It’s been a rough ride for Paradox Entertainment’s long-in-the-works RPG sequel Vampire: The Masquerade – Bloodlines 2, and now the publisher has admitted it almost cancelled the project after its original developer Hardsuit Labs was ditched earlier this year.
Vampire: The Masquerade – Bloodlines 2, a sequel to developer Troika Games’ much-loved 2004 cult-classic RPG, was announced back in 2019 with a PC and console release expected the following year. Sequel-starved fans were delights at the news, particularly after it was confirmed Troika’s Brian Mitsoda would assist with writing duties – but first hints of development troubles surfaced later that year when Hardsuit announced the first of several delays.
In June 2020, Paradox distanced itself from designer Chris Avellone’s work on the game following allegations of sexual assault, and a significant studio shake-up in August saw lead narrative designer Brian Mitsoda and creative director Ka’ai Cluney fired from their roles for reasons not shared. Then in October 2020, Paradox confirmed senior narrative designer Cara Ellison had left the project and was no longer working with Hardsuit.
Inevitably, all that upheaval had a significant impact on Bloodlines 2 development, and Paradox revised its release date again toward the end of 2020, pushing it into 2021. It was hardly a promising sequence of events, but then things went from bad to worse at the start of this year when Paradox announced it had removed Hardsuit from the project, delayed the game indefinitely, and cancelled new pre-orders. “In order to meet our goals,” the publisher said at the time, “we’ve come to the conclusion that a change is needed and, as a result, more development time is required”.
Skip forward to the present and it’s unsurprising to hear Paradox CEO Fredrik Wester admit the publisher almost scrapped the project completely after all that. “When we removed the game from the original developer,” Wester revealed to Swedish website Placera (in a translation obtained from Paradox by Rock Paper Shotgun), “we took a long look at whether we should cancel it or continue development”. Paradox says it was “prepared to stop production completely”, but with the axe ready to fall, it received another pitch “that was persuasive enough for us to continue”.
The publisher is yet to reveal the studio now handling the project following Hardsuit’s departure – Wester describes the new team as a “very reputable and talented developer” that has shipped a number of games previously in his interview – but Paradox is said to have “high hopes that this will be a good game that meets our players’ desires.”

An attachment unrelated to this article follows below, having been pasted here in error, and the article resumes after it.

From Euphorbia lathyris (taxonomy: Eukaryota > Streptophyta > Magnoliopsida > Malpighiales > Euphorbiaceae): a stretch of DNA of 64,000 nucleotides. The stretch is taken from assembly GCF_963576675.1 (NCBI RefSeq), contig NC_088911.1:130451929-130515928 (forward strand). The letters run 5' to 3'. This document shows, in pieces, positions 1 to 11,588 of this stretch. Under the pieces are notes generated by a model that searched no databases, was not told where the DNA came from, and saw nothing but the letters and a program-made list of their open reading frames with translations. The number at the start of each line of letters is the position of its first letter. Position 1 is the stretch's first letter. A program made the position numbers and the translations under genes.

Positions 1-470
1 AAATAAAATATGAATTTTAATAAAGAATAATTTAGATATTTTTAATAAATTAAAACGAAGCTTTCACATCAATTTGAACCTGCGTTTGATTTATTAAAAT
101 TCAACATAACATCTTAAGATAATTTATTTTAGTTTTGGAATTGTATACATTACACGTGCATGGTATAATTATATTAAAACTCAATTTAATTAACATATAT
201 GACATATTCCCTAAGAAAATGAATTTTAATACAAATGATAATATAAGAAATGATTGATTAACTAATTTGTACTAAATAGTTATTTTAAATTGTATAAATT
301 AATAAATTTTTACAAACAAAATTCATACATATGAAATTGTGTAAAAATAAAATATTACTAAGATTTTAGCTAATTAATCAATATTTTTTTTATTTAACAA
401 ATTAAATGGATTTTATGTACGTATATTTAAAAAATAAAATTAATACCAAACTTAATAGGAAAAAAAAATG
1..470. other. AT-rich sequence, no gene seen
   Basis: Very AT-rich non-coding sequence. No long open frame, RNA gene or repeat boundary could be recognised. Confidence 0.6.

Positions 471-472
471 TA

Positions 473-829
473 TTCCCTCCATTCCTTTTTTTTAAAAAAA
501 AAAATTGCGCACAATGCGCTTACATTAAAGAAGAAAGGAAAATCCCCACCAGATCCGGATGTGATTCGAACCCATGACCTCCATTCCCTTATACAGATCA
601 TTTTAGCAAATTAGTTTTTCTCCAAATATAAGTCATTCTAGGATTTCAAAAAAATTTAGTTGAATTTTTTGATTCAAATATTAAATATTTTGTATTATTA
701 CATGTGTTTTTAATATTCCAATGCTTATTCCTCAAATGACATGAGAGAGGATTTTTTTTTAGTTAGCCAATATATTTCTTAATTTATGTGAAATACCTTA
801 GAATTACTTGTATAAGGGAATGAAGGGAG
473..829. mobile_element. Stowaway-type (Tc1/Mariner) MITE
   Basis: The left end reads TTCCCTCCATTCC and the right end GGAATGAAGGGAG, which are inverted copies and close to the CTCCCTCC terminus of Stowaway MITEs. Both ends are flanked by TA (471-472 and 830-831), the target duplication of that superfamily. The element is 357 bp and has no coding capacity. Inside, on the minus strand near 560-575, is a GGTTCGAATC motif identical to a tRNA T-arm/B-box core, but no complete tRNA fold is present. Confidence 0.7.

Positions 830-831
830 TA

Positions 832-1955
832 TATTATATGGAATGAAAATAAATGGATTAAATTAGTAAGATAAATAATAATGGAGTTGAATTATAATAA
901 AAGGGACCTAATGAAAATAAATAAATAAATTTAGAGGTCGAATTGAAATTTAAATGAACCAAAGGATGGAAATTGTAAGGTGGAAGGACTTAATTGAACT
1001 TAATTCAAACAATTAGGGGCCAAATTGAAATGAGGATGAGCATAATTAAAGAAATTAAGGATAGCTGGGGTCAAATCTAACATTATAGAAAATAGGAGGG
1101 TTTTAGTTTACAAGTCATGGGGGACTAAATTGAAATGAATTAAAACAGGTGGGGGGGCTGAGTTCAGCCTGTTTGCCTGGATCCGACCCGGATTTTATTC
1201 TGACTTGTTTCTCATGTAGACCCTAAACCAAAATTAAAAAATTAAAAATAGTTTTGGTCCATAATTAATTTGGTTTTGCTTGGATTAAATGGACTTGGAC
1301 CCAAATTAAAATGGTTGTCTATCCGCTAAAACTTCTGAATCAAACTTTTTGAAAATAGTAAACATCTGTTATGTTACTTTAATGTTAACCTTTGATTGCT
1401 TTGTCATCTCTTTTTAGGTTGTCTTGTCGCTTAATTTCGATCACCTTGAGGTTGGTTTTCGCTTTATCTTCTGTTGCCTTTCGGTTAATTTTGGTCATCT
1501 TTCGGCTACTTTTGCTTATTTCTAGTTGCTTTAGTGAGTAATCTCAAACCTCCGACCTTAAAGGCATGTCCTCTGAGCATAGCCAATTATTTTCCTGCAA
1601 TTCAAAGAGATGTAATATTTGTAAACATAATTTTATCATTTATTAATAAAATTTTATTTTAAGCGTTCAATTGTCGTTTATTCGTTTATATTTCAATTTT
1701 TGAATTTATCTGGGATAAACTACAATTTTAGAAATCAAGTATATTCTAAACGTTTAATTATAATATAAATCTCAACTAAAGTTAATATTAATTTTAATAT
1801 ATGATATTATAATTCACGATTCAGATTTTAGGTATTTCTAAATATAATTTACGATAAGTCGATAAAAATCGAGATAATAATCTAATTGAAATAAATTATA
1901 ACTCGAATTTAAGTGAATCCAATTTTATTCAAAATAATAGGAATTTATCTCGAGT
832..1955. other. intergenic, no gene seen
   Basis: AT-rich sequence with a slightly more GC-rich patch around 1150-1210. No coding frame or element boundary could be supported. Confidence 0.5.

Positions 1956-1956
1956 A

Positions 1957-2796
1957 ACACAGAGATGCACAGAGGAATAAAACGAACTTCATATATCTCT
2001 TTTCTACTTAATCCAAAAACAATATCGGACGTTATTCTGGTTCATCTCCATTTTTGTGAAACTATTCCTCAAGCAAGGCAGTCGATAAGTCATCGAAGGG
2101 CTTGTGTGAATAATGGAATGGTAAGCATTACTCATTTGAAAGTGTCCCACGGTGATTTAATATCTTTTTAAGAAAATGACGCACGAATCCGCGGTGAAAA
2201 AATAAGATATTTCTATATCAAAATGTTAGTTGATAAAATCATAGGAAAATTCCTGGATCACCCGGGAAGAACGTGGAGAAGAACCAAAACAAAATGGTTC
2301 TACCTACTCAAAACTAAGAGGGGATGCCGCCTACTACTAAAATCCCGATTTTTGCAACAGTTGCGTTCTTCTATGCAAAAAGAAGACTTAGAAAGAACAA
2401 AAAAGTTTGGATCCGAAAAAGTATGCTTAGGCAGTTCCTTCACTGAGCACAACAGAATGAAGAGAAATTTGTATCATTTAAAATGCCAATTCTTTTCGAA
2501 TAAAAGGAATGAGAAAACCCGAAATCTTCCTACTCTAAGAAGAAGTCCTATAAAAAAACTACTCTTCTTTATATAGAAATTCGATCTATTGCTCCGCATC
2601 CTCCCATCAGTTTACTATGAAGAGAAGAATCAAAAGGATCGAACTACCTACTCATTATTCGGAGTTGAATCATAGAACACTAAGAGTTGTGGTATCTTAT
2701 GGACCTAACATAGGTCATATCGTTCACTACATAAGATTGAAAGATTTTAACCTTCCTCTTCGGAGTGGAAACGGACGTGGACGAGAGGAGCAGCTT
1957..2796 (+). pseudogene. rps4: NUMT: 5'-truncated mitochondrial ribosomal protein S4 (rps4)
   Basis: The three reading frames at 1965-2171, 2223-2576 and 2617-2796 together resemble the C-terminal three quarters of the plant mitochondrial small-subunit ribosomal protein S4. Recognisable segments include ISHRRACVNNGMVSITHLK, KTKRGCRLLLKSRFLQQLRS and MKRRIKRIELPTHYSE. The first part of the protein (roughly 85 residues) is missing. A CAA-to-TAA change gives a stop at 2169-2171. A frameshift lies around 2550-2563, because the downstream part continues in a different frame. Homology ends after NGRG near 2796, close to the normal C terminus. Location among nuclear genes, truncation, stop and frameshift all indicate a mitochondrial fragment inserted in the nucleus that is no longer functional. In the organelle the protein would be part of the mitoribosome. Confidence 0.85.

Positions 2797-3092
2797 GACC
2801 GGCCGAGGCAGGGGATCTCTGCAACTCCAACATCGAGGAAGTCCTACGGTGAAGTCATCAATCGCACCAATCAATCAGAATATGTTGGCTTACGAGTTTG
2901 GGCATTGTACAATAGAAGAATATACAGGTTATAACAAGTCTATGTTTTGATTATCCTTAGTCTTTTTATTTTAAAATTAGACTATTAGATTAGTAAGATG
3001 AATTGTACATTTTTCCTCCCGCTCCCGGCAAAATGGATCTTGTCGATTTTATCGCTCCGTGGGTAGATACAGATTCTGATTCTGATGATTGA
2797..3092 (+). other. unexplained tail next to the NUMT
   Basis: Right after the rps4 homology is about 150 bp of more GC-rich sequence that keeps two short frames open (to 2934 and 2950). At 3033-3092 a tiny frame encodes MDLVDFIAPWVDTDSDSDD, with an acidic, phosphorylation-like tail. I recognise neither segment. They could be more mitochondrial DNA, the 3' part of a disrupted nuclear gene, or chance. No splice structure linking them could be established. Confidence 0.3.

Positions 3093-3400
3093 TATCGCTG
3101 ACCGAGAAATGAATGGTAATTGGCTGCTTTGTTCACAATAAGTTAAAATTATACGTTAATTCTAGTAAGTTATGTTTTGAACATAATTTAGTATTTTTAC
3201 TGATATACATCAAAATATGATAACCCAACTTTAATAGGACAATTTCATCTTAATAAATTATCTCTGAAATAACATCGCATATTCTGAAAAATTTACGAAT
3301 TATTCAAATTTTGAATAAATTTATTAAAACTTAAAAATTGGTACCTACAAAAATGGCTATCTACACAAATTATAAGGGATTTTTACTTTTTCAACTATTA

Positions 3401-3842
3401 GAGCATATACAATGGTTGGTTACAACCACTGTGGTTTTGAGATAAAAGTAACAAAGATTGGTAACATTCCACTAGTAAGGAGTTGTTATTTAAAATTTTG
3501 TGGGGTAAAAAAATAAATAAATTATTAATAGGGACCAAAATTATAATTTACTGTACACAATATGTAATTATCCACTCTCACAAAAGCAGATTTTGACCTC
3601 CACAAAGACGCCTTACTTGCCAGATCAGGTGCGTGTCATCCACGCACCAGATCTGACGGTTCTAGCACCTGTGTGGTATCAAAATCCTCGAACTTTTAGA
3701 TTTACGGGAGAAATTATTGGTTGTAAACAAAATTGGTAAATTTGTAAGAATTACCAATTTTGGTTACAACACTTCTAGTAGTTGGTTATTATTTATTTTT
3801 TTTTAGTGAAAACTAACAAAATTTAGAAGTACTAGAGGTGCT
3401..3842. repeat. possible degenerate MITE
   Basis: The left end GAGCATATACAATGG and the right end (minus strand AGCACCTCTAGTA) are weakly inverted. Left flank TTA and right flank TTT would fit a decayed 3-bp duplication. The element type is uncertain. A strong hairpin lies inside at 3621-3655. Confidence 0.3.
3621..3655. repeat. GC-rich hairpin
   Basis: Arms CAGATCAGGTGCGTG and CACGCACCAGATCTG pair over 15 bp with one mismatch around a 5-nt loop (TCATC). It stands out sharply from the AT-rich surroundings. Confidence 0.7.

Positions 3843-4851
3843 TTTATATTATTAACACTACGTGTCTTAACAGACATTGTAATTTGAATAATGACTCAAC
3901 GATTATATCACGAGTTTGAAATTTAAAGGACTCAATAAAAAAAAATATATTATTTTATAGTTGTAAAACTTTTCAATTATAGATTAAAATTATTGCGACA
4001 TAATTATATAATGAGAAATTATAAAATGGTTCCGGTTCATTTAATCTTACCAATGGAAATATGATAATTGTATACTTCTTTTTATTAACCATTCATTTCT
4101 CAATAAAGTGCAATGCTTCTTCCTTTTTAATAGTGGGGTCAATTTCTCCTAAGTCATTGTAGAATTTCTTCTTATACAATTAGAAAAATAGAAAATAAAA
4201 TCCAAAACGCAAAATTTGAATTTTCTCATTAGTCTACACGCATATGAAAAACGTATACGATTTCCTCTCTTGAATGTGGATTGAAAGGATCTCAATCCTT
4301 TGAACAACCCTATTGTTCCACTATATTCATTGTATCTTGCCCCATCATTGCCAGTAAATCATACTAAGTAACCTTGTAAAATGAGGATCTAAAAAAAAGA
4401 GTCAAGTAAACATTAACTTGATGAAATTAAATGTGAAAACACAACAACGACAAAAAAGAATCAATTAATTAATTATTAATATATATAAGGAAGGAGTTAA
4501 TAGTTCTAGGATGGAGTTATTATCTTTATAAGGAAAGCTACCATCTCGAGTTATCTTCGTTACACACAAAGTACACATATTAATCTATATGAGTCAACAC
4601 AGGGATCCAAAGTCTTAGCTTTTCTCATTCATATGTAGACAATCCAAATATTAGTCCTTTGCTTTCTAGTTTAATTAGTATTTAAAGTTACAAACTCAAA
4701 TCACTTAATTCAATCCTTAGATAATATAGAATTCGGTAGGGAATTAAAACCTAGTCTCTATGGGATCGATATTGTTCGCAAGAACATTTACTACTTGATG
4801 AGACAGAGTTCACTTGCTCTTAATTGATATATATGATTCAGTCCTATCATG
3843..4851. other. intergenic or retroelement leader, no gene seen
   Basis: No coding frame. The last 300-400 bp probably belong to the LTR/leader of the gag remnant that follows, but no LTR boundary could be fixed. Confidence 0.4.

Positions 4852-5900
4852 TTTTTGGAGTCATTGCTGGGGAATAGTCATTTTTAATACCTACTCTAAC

As for whether Paradox will continue its investment in role-playing games after the turmoil of Bloodlines 2’s development, Wester says he’s adopting a wait-and-see approach. “I would like to see how Bloodlines is received before we bet the next big money in the genre,” he told Placera (this time via Google Translate). “There is a huge desire for good games in the role-playing game genre so I absolutely do not want to close any doors. But I would like to see what happens, what can we do and how Bloodlines is received”.
Of course, Paradox’s eventful year became more challenging still last month when the publisher faced accusations it had fostered a culture of bullying and gender discrimination after a union-led employee survey revealed almost half of the 133 participating staff had experienced “mistreatment”, with the issues said to be “worst for women”.
Although Paradox pledged to conduct a “thorough audit” of its processes following the report, eyebrows were raised a week later when Wester publicly admitted to an incident of “inappropriate behaviour” towards another employee during a company wide conference in 2018. “This was something I immediately and sincerely apologised for in-person the following Monday in a process reviewed by HR,” Wester wrote.
Further damning allegations aimed at the studio surfaced earlier this week, when Swedish daily newspaper Svenska Dagbladet detailed a “culture of silence” within the company – a sentiment shared by Paradox employees Eurogamer has spoken to. In response to the report, Paradox said it had now hired an external and independent auditor to investigate its company culture, beginning with its employees based in Sweden.